Twenty three thousand Australian casualties, over six and a half thousand dead. That was the cost to capture Pozieres and nearby Mouquet Farm over 7 bloody weeks in 1916. Now, one hundred years on, we can still wonder at the courage of people like British born John Leak, South Australian Arthur Blackburn, New Zealander Tom Cooke, Englishman Claud Castleton and Ireland’s Martin O’Meara. From across the British Empire they called Australia home. Of the five, two returned home, one was killed but lost in the soil he fought to defend, one is buried in a nearby British Cemetery, and one was claimed by the war 17 years after it ended.
This is the story of the lives of these men who won the Victoria Cross in an area noted by historian Charles Bean as “more densely sown with Australian sacrifice than any other place on earth”.
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John Leak was Queensland’s first Victoria Cross winner. Unlike many VC recipients who were lifted from obscurity as their lives were scrutinized by historians, much of Leak’s pre-war history remains elusive. He was possibly the son of a miner, possibly born in Portsmouth England, possibly in the year 1892 and he might have had a brother in Canada. Hazy beginnings aside, Leak was a teamster from Clermont in Queensland when he enlisted at Rockhampton in January 1915.
On 23 July 1916 while Leak’s 9th Battalion was pushing forward they met heavy resistance from an enemy bombing position supported by two machine guns. The enemy bombs (grenades) outranged the Australian’s, keeping them in check. It was here that Leak leapt out of the trench and, ignoring the enemy machine gun fire charged the position and flung three bombs into the post. He then jumped into the enemy post and bayoneted the remaining resistance.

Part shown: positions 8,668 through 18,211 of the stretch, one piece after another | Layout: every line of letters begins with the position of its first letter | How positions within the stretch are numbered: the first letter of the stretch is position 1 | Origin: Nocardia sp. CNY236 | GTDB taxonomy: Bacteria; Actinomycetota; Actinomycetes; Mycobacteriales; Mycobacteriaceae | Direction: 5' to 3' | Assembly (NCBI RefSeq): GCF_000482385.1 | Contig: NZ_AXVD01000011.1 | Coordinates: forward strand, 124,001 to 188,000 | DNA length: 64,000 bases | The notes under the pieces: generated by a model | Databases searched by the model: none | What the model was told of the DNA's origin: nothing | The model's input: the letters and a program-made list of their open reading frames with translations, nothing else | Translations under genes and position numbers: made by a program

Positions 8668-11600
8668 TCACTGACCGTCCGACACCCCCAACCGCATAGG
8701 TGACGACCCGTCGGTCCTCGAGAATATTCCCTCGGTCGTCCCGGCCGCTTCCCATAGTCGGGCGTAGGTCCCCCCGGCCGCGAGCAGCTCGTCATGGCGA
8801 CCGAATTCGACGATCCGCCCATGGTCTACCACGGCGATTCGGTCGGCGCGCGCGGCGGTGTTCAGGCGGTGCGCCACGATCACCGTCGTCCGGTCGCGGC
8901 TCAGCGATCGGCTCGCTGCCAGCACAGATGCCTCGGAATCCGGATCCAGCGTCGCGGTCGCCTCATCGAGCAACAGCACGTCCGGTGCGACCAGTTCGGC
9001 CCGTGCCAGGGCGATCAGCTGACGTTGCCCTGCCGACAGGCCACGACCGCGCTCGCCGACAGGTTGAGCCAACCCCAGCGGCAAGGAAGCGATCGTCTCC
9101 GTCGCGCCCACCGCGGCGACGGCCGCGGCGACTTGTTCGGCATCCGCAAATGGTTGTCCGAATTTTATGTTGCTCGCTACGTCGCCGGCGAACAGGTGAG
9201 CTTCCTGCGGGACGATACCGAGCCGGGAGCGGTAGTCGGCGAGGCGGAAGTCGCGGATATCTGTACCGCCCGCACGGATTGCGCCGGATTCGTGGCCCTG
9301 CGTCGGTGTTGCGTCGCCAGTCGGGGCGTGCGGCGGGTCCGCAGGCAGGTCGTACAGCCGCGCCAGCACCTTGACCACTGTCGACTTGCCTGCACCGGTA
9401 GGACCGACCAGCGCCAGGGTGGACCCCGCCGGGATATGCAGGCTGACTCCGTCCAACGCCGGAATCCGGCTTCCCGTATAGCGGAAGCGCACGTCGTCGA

Counter attacks followed that drove the Australians back. During this period Leak covered the staged withdrawal with such aggression that the trench was retaken soon after reinforcements arrived. It was for this action that he was awarded the Victoria Cross.
During fighting at nearby Mouquet Farm on 21 August, Leak was severely wounded and evacuated to England. He returned to his unit in October 1917 but was gassed in March 1918, effectively ending his active service. He married Beatrice May Chapman prior to his return to Australia in 1919 but little more is known of this short lived union. He worked for a time in Queensland after the war before moving to New South Wales, South Australia then Western Australia.
In 1927 he married Ada Victoria Bood-Smith in Coolgardie, Western Australia. This marriage lasted the test of time. Life after the war had its challenges for this quietly spoken veteran but he and Ada made a formidable couple. In the harsh South Australian outback in July 1927, where John and Ada were working as well borers, their first child Ada was born. Sadly she died just 7 months later.
They eventually retired to Crafers in South Australia. Leak’s health began to deteriorate in the final decade of his life. On 27 September 1964, emotion overcame him when he learned that his wife of almost 40 years had died on the train after visiting him in hospital. He followed her on 20 October 1972. They were survived by seven of their children.
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